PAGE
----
Commuters returning to work this week found themselves paying the biggest rise in train fares for five years.
Some, like nurse Nicki Weston, said they would be looking for new jobs outside London, as the journey was no longer affordable.
Her experience underlines the dilemma for every commuter in south east England.
How can you move out of the capital to find cheaper accommodation, but without paying a fortune in fares, or spending hours on the train?
I’m currently looking for another nursing job out of the capital as the cost of travel is too crippling. I love my job but the commute and cost is awful. They are contributing to the nursing crisis that is already affecting all hospitals in London!— Nikita (@nicki_weston) January 2, 2018
So using the latest data on housing costs, and 2018 season ticket prices, we have calculated which towns in the South East are now the most affordable for London commuters to live in.
Of 18 areas we looked at, the best value for those wanting to rent is Chatham, on the Medway estuary in North Kent.
Even though the price of a season ticket - £4,124 - looks expensive, renting a two or three bedroom property costs an affordable £866 a month on average, or £10,392 a year.
The total living and travel cost is therefore £14,516, the lowest we found within a reasonable commute zone.
In Greater London the equivalent is £22,604. So renters can save more than £8,000 a year in Chatham, even after paying for their season tickets.
Basildon, at a total cost of £14,552, and Luton, at £14,676, were not far behind.
Oxford, Guildford and St Albans were the most expensive places to live and commute from - by train at least.
For the purposes of comparison, residents in London were assumed to be paying for a zone six annual travel card.
For those wanting to buy a two to three bedroom house or flat, Chatham also turns out to be the most affordable, given the train fares.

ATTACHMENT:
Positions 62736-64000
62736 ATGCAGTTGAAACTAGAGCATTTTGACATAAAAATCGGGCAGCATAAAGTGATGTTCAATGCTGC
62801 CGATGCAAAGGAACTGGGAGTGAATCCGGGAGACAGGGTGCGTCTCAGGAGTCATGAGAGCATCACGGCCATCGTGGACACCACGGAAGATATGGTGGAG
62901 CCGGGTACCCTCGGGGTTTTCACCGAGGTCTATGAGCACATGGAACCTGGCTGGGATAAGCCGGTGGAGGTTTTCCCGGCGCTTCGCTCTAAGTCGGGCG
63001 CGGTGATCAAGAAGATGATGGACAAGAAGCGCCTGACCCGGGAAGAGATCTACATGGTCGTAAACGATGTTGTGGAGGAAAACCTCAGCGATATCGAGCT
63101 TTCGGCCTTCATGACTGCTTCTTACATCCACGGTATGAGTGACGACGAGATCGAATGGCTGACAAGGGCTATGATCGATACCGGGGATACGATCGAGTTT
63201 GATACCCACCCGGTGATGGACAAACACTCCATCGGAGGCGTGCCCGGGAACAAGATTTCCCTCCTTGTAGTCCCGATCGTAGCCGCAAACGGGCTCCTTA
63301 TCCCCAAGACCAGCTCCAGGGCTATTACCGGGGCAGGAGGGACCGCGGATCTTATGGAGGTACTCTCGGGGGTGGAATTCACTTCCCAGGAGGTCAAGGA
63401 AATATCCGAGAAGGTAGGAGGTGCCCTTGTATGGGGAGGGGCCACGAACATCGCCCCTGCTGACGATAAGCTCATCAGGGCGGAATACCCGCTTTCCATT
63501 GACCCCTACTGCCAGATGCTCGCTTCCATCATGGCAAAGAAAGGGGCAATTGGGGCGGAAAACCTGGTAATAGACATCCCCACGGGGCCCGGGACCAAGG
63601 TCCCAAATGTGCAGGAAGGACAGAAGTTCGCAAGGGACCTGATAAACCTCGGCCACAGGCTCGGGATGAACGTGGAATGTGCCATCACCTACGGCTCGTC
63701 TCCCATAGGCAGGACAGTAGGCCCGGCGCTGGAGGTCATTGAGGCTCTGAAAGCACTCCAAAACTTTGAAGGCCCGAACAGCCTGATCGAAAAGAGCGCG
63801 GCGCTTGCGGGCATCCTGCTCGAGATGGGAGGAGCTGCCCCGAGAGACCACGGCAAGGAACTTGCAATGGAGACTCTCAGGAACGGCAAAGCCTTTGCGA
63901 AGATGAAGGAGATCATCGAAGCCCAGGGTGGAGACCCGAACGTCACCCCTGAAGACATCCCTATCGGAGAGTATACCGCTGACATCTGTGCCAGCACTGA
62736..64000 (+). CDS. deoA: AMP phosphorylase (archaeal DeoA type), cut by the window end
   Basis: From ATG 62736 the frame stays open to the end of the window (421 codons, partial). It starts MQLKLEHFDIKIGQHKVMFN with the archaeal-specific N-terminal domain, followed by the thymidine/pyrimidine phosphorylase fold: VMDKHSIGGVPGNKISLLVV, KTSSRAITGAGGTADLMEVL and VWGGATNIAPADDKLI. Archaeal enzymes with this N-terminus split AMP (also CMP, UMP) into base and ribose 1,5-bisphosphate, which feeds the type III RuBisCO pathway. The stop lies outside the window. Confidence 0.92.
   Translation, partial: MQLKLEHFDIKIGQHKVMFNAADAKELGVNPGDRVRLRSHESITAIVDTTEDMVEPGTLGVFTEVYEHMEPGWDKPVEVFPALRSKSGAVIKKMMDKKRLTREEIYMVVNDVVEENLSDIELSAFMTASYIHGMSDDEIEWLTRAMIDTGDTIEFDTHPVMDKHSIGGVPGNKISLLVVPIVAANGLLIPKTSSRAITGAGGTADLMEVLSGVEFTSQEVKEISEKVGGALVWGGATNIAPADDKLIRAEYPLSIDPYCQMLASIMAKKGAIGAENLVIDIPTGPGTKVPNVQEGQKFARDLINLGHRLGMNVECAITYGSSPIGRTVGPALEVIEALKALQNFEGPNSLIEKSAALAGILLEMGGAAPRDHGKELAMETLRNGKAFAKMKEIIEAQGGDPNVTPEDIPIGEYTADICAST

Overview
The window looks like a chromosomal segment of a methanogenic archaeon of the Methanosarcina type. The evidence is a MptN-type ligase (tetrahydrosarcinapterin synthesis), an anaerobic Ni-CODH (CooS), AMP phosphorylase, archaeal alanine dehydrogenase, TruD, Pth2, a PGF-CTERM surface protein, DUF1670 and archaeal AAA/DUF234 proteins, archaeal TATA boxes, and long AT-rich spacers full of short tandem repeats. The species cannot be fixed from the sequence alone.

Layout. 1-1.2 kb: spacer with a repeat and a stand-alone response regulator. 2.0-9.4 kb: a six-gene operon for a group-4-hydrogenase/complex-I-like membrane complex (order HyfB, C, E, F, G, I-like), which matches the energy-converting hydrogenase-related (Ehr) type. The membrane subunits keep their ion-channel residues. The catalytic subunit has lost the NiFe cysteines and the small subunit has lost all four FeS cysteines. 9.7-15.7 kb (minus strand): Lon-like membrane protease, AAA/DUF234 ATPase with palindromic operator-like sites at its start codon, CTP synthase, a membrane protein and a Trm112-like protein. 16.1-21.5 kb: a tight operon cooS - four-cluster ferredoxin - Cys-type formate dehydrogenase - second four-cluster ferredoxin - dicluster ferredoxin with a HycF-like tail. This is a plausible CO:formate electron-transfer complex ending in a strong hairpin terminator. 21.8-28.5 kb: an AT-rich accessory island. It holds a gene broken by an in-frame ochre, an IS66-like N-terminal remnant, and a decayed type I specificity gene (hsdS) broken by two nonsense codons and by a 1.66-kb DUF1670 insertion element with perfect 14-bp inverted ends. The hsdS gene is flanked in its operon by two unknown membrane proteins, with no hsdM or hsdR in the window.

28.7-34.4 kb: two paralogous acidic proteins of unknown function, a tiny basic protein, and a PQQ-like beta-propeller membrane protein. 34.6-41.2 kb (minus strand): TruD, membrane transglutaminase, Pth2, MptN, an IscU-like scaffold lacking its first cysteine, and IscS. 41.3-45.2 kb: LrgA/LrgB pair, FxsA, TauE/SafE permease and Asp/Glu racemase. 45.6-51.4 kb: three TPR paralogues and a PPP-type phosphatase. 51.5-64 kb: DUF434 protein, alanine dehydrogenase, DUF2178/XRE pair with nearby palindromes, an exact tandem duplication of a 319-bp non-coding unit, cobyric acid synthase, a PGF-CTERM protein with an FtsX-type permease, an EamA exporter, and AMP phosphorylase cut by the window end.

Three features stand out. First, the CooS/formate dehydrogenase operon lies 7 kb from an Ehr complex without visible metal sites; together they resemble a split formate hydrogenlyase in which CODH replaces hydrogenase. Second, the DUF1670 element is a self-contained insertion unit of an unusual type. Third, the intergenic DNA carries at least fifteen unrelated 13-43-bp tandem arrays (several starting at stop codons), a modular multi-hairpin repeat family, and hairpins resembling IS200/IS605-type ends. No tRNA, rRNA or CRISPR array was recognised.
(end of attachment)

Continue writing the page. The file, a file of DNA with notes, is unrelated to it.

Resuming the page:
The total cost for a year, including an average repayment mortgage, is £14,924.
In London the equivalent figure is £25,940. Anyone moving out to Chatham, therefore, could save as much as £11,016.
In the case of home-ownership, Luton is the second most affordable place to live, with Basildon a rather more distant third.
By contrast, St Albans is the most expensive place to live and commute, coming in at £27,248 a year, making it even more pricey than London itself.
Beaconsfield and Guildford are also near the bottom of the list, making them amongst the most expensive places to commute from.
The Medway towns
The benefits of Chatham apply equally to other towns on the river, including Rochester and Strood, which have similar rail connections to London.
Richard Donnell of Hometrack, which supplied the property costs for the research, says all the towns in the area are worth considering.
"The analysis shows that it's the most affordable areas where the greatest cost benefits of commuting exist.
North Kent has always had good value for money. Housing and transport connections have also improved, with the high speed rail line (HS1) delivering speedy access to London."
Indeed, St Pancras can now be reached in just 39 minutes from Chatham, although using this route will cost an extra £1,044 a year.
The research itself is based on the cost of a season ticket to south London rail stations like London Bridge, Charing Cross or Victoria, which in any case can take as little as 43 minutes.
Local estate agents already report an influx of Londoners taking refuge from the capital's prices.
"A lot of people are actually coming out of the London boroughs into the Medway towns, especially around Chatham, because of the commuting," says Darren Knapp, the branch manager of Ward and Partners.
But above all it's the value for money that can be found in the area.
"The average first-time buyer can buy anything from £130,000 right up to whatever value they feel they can afford," says Mr Knapp.
Among the more attractive - and expensive - properties are those on nearby St Mary's Island.
Those who want to own a boat may find the marina handy.
One-bedroomed flats under construction here are currently on sale from £222,000.
Since the Autumn Statement, such properties are also free of Stamp Duty for first-time buyers, making them even more compelling for those entering the property market.
"We're helping a lot more first-time buyers, especially because Stamp Duty is no longer there for them," says Darren Knapp.
But of course choosing a place to live is not just about season ticket and property prices.
There are plenty of other desirability factors, such as good schools, pubs, or parks.
When the commercial property company CBRE analysed the relationship between price and desirability in South East commuter towns last year, it found some towns were distinctly undervalued.
Top of its list were Hatfield, Maidstone and High Wycombe.
Rochester, on the Medway, only came tenth.
The same research found that Basildon offered the best ratio of house prices to commuter costs.